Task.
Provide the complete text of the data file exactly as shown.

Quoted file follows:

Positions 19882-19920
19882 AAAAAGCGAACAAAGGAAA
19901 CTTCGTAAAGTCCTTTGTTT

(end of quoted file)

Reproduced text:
Positions 19882-19920
19882 AAAAAGCGAACAAAGGAAA
19901 CTTCGTAAAGTCCTTTGTTT